Important Questions to ask a Potential Home Inspector

Buying a home is often the most expensive purchase that people make. For such a momentous acquisition it is surprising how often there is little time and effort that goes into selecting the home inspector.

In Maine potential buyers will rely on their broker to advise them on whom to use. That can be a starting point, but it should not be the most important factor in making the inspector decision. Remember, the buying and selling agents make the same commission which can be a conflict of interest for the buying broker when helping the potential buyer make an inspector decision. Use the internet and referrals from neighbors and friends to gather a pool of potential inspectors.

There are many brokers that put looking out for their clients as their number one priority. There are others that are more interested in making a sale. There are brokers that refer inspectors that won’t “blow the deal”. What this means is that the inspector will overlook problems or down play things that should be brought to the buyer’s attention. The goal of these inspectors is to help the sale so that they can get the buying broker’s referral on future homes.

The honest brokers that are working for the buyer and not themselves want the buyer to get a complete report so that they can proceed with a purchase that will not be a problem in the future. As one of these quality brokers told me, “An inspection may block one sale, but it won’t stop the purchase of the house that is the right one for the buyer. I would rather have a buyer not buy a home then regret it later on. I want them to buy the home that is right for them.”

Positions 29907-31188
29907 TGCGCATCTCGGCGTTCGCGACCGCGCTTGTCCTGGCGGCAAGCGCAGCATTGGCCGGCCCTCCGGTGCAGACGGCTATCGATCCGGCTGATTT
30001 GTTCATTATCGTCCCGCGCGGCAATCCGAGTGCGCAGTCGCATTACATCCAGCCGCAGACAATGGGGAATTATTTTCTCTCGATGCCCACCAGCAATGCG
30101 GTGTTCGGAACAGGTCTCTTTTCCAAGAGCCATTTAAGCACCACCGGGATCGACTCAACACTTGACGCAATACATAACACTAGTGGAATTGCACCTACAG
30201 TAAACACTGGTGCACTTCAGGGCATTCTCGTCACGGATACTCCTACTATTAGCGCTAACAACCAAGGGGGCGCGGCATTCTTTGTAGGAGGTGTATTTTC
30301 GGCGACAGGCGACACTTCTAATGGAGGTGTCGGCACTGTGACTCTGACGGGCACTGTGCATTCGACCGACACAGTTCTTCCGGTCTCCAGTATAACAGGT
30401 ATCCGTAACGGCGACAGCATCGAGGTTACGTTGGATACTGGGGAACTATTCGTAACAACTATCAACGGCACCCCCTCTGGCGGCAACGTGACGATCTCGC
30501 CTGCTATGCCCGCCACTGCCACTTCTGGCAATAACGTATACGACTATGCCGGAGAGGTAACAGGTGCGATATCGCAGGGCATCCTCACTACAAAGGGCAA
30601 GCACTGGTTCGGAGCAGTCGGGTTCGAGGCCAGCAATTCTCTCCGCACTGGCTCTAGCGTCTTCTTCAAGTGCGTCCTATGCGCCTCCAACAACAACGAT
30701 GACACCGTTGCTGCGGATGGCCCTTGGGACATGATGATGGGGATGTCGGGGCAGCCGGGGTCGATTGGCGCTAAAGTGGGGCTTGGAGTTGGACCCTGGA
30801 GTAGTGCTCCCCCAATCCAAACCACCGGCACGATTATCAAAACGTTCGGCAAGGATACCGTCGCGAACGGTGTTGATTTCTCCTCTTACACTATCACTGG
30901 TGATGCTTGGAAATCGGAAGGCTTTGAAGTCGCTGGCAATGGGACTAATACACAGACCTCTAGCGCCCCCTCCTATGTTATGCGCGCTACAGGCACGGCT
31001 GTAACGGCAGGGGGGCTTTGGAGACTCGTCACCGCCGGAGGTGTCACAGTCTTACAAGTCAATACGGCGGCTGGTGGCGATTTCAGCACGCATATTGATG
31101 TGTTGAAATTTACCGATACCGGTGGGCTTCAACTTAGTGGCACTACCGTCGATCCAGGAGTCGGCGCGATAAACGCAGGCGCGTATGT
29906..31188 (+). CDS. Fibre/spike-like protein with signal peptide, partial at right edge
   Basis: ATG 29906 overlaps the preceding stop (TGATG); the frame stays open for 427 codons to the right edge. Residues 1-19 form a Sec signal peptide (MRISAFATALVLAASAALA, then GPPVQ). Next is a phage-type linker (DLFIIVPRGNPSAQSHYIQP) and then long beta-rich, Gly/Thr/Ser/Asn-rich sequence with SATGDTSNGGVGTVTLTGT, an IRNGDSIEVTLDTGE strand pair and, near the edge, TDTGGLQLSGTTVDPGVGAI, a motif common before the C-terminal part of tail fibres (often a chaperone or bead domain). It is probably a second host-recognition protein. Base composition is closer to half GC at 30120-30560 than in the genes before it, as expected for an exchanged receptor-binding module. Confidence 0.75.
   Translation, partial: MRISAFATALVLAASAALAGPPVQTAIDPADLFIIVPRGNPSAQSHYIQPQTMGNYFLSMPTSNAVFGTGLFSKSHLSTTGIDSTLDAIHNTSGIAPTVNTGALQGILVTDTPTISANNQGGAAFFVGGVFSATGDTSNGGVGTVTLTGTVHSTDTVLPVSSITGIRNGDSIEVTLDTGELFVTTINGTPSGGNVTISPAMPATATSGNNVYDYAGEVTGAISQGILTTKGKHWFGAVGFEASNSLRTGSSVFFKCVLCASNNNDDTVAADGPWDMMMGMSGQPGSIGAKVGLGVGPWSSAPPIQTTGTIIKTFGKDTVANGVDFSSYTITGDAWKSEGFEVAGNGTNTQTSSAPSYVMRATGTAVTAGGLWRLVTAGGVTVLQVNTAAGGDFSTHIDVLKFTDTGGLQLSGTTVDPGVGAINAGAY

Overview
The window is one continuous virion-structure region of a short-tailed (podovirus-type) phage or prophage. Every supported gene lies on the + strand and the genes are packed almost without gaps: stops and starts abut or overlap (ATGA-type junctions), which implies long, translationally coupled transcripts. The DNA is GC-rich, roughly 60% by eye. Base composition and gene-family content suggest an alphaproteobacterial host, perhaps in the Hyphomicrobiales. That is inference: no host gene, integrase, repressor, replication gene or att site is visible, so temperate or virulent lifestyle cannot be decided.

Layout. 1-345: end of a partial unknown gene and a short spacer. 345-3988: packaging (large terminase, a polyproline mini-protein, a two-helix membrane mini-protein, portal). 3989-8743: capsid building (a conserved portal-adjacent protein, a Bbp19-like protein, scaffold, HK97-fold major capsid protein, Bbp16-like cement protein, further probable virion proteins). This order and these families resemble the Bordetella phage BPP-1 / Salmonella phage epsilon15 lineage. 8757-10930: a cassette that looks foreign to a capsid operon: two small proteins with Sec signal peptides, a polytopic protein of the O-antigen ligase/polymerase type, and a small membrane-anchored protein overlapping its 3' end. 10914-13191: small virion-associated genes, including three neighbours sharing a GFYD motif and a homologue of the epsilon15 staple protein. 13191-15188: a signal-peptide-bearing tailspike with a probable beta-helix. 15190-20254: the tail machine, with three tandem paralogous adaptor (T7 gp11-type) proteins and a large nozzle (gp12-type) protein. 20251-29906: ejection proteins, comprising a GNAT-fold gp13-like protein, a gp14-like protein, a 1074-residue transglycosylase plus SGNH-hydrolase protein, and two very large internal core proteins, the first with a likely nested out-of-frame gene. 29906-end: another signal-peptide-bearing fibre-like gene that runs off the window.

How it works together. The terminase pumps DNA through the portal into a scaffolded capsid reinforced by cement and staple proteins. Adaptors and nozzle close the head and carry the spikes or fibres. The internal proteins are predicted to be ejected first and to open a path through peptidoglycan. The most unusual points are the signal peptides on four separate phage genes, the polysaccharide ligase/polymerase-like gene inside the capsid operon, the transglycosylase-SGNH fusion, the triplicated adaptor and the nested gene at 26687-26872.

More times than I want to write about, while I am doing an energy evaluation of a new home I will point out big problems in the home that I encounter. These have ranged from completely rusted steel lally support columns in the basement, exposed live electrical wires, to serious cracks in the chimney and foundation. When I mention these problems the owners seem shocked and ask why their inspector didn’t mention it.

For this reason I recommend that buyers ask their potential inspector and their listing broker the following questions:

Ask the inspector the following questions:

  • Show me a sample report of your work.
  • Are you licensed by the state to do heating system evaluations?
  • What advanced technology do you use?
  • Do you use an ultrasound machine to test the thickness of the fuel oil storage tanks?
  • Do you use an infrared camera as part of the inspection?
  • What is the accuracy of your radon testing equipment?
  • Do you have energy analysis certification?
  • Have you ever had a claim filed against you? What was the outcome of that claim? 

Ask your broker these questions:

  • Can you guarantee that the home inspector you are recommending has not had a claim that was made against him/her in the last 5 years? What was the result of that claim?
  • Have any of your clients called to complain about your home inspector referral after the sale? If so, what was the problem and when was it noticed?

Getting the answers to these questions will greatly reduce the chances of having expensive problems to fix that were not mentioned by an unsatisfactory home inspector.

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